Design Defects in Product Liability Cases

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A jury in Georgia has found automaker Chrysler responsible for the death of a 4-year-old nearly three years after the child was burned alive in a Jeep Grand Cherokee accident.

According to a lawsuit filed on behalf of the victim, the vehicle was stopped as the driver, the child’s aunt, prepared to turn left. Another driver struck the vehicle from behind with his pickup truck, according to a CNN Money report.

The 4-year-old victim was sitting in his car seat when the vehicle burst into flames. The jury awarded $120 million for the loss of life and $30 million for pain and suffering. Chrysler was considered responsible based on a faulty product.

The jury found Chrysler showed “reckless or wanton disregard for human life in the design or sale” of the Grand Cherokee’s gas tank, according to CNN Money. Federal safety regulators previously argued the tanks were susceptible to leaking fuel and bursting into flames when struck from behind.

The lawsuit alleged Chrysler placed the gas tank in what is considered a “crush zone” behind the rear axle. The suit claims the company knew the rear location was dangerous, but failed to protect the gas tank from rupturing.

Under Georgia Code § 51-1-11, the manufacturer of a product is liable to the purchaser of a product if he or she is injured by or in connection with a product that is “not merchantable and reasonably suitable to the use intended.”

In these cases, the manufacturer can be considered negligent. These cases work under the term strict liability. This means it does not matter if the manufacturer was careless when creating the product. If the product was defective, that could be enough to consider the other party responsible.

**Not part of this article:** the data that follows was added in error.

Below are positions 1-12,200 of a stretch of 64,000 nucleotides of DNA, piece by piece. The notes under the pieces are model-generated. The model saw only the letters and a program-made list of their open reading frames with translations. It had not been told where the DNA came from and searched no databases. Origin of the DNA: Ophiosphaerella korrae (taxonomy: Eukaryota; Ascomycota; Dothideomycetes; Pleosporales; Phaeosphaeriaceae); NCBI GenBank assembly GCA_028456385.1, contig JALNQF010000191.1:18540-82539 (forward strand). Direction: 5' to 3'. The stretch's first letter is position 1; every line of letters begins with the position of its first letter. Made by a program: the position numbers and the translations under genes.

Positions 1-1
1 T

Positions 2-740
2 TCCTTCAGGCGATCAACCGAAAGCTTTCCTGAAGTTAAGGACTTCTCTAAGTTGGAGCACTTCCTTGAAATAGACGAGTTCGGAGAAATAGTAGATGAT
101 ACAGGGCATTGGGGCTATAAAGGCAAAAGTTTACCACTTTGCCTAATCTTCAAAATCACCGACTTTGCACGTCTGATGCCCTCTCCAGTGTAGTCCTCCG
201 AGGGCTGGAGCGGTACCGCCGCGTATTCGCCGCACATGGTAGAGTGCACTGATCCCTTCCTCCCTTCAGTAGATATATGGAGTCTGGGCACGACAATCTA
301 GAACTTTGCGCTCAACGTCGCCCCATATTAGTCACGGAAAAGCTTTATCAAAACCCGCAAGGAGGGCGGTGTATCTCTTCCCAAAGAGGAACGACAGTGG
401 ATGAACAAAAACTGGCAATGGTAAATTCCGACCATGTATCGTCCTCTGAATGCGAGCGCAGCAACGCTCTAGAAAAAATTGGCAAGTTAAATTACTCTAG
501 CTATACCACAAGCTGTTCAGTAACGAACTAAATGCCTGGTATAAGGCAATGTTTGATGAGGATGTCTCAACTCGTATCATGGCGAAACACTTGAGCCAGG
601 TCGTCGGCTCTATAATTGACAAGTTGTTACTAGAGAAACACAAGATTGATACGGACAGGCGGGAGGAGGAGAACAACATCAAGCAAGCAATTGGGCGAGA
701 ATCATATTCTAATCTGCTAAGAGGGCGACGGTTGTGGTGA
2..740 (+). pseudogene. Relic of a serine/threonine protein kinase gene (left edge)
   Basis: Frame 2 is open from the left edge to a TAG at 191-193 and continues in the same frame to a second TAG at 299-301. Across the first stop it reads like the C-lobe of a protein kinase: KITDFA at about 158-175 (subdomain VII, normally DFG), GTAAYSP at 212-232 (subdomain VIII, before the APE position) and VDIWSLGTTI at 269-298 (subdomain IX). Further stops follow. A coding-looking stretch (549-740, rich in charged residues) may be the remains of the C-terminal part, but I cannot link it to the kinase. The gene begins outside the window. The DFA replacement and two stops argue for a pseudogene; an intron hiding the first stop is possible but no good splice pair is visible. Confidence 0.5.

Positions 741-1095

Motor vehicles often are involved in product liability cases. Most automotive companies frequently recall items that could potentially have issues, such as parts not functioning correctly. In the case of Chrysler, the vehicle was considered to have a design defect.

A product is considered to have a design defect if there is some sort of flaw in the initial design that makes it unsafe for use. Generally, this means a product with a design issue will have the same problem in all of the products based on that design, such as the unsafe gas tank.

In Georgia design defect cases, the court will look at several factors to determine whether reasonable care was used in the design. Some factors include:

  • How useful the product may be
  • How severe and likely is the danger posed
  • Whether the danger is avoidable
  • The ability to eliminate the danger while maintain the utility of the product

In some cases, a manufacturer can be responsible if there is a “marketing defect.” This occurs when the company knows there could be an issue with the product, but fails to warn consumers of the foreseeable dangers. This also could be applied in the Chrysler case.

No matter the situation, if you are injured from a product, it is important to know if the manufacturer could be held liable. Various types of products can cause injury, and you should not have to suffer for the negligence of another. If you have been injured in a product liability case, contact Atlanta personal injury attorney Emanuel Balams.

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ReShea Balams

Reshea Balams

A native of Birmingham, Alabama, ReShea Balams focuses her practice on personal injury litigation. Over the past several years, she has represented individuals and families in serious personal injury cases in the Atlanta metropolitan area.

  • American Association for Justice
  • Georgia Trial Lawyers Association
  • Atlanta Bar Association
  • Gate City Bar Association
  • The National Crime Victim Bar Association
  • State Bar of Georgia
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